Inspired by the experiences of Thomas Cannon
by Thomas Cannon
The weight of the fight is heavy. Every ounce makes the fight harder, and every ounce saved makes it easier. The uniform is light and feels comfortable. My boots were broken in from the hundreds of miles walked in them. I wear one knee pad to keep from burning my knee on the pavement. My vest is heavy by itself, and the weight added to it is heavy but necessary. I carry 300 rounds of ammo in the front, and 120 more in the back.
I carry an MBITR radio to talk to my squad, and a Harris radio to talk to the platoon and company. The extra batteries are stored in a pouch on my vest. I keep my night vision in a canteen pouch with a canteen cup to protect them. I need extra batteries for those as well because you never know. Most Soldiers carry a big knife, but I prefer two small ones. The multi-tool is important for small repairs. My first aid pouch would be the envy of most medics in previous wars giving me the ability to either keep my brothers or myself alive. I keep a map and markers in a small pouch along with a compass and protractor.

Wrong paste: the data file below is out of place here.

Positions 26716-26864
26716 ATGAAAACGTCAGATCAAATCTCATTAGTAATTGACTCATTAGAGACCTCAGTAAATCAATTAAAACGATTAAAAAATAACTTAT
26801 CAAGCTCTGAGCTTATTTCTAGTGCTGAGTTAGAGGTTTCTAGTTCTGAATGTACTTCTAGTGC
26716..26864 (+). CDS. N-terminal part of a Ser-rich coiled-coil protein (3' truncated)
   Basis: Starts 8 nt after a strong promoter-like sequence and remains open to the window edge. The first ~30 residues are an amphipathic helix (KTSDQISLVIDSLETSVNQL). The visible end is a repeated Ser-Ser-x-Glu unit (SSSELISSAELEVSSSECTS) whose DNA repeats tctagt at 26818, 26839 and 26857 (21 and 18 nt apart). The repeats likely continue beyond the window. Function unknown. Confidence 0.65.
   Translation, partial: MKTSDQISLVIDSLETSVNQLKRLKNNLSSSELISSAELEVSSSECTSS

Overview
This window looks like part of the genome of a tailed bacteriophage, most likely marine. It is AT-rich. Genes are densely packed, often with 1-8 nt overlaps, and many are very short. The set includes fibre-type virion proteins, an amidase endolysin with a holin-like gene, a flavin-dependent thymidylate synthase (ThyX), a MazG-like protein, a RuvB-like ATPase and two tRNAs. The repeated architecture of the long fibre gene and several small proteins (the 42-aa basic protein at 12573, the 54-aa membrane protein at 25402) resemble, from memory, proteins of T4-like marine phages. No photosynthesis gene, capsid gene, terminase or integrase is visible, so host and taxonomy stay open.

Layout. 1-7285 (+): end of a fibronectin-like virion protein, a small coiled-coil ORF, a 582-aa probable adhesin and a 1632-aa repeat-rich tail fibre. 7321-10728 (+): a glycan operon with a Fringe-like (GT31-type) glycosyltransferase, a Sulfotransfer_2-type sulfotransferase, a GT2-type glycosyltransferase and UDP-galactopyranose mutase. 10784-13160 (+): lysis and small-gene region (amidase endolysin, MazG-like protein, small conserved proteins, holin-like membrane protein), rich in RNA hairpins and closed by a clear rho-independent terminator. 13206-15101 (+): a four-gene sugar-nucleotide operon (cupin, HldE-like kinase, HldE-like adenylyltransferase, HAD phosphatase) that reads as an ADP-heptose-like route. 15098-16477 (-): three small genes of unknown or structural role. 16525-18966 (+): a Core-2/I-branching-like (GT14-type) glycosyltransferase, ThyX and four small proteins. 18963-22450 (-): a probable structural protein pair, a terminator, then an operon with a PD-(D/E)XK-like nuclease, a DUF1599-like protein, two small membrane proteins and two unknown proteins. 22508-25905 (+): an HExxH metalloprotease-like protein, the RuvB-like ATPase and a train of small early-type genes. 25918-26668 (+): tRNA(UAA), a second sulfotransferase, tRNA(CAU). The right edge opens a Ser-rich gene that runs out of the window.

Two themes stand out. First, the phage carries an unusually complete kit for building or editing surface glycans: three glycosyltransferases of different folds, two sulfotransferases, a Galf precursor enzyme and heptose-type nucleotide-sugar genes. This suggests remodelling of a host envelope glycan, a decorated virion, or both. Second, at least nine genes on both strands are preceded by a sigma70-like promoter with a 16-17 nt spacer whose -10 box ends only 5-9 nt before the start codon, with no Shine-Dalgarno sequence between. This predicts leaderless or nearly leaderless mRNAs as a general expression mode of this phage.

The five pistol magazines are for a last stand. The M-9 pistol is a heavy paperweight almost as effective as throwing rocks. Each man carries three puck breaches made from skoal tins, c-4, and blasting caps. The Vf-17 panels are to mark cleared buildings or show we are good guys. Our helmets are heavy. The NVG mount and small light are securely attached. The standard m-4 rifle weighs 5.65 lbs, but then you add a light, PEQ-15 laser, and whatever sight you are using. Water is essential to life in this hellish part of the world and we carry at least three liters. The go bag will travel with you always. It is smaller than a rucksack but packed with more necessities.
An additional combat load of ammo for your rifle, 200 rounds for the M240B, Chem.-lights for multiple applications, extra water, food, and extra batteries for all of this high-tech gear. You bring your small patrol sleeping bag and there is no room for novelty items. By the end of the day you have added 100 plus pounds to your own weight.
The leader carries the mission, and decisions that will bring your Soldiers home from the fight. This is the heaviest burden to carry. Right or wrong you have to make that damn decision. We carry poleless litters and body bags for their intended purposes. You carry the routes, the rally points, and the ability to call in the 9line MEDEVAC or air support because you have done all of this many times before. The knowledge of what is coming weighs heavy. The fight will happen, you will see your Soldiers change into what they have been trained to be, the beautiful monster that the enemy will fear forever. You carry the love for them, and the memories of heroes that have touched your soul forever.